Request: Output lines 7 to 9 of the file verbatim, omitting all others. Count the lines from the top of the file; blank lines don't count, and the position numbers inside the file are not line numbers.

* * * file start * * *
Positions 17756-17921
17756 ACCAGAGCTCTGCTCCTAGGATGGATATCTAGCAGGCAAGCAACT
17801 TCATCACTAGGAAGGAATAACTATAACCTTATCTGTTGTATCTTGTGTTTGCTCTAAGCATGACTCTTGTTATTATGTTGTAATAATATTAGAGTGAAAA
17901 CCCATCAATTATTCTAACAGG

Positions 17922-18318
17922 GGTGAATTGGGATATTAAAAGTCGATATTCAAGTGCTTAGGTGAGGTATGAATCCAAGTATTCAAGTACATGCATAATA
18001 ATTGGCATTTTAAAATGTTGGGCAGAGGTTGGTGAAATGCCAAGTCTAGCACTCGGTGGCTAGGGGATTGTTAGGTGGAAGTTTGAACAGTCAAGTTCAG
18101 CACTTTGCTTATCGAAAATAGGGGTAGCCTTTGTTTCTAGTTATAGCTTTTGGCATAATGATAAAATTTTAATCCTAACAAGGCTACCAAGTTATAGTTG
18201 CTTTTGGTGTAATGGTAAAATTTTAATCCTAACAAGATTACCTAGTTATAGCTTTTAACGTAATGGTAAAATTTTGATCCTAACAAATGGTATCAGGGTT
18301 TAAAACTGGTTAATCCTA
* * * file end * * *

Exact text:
18001 ATTGGCATTTTAAAATGTTGGGCAGAGGTTGGTGAAATGCCAAGTCTAGCACTCGGTGGCTAGGGGATTGTTAGGTGGAAGTTTGAACAGTCAAGTTCAG
18101 CACTTTGCTTATCGAAAATAGGGGTAGCCTTTGTTTCTAGTTATAGCTTTTGGCATAATGATAAAATTTTAATCCTAACAAGGCTACCAAGTTATAGTTG
18201 CTTTTGGTGTAATGGTAAAATTTTAATCCTAACAAGATTACCTAGTTATAGCTTTTAACGTAATGGTAAAATTTTGATCCTAACAAATGGTATCAGGGTT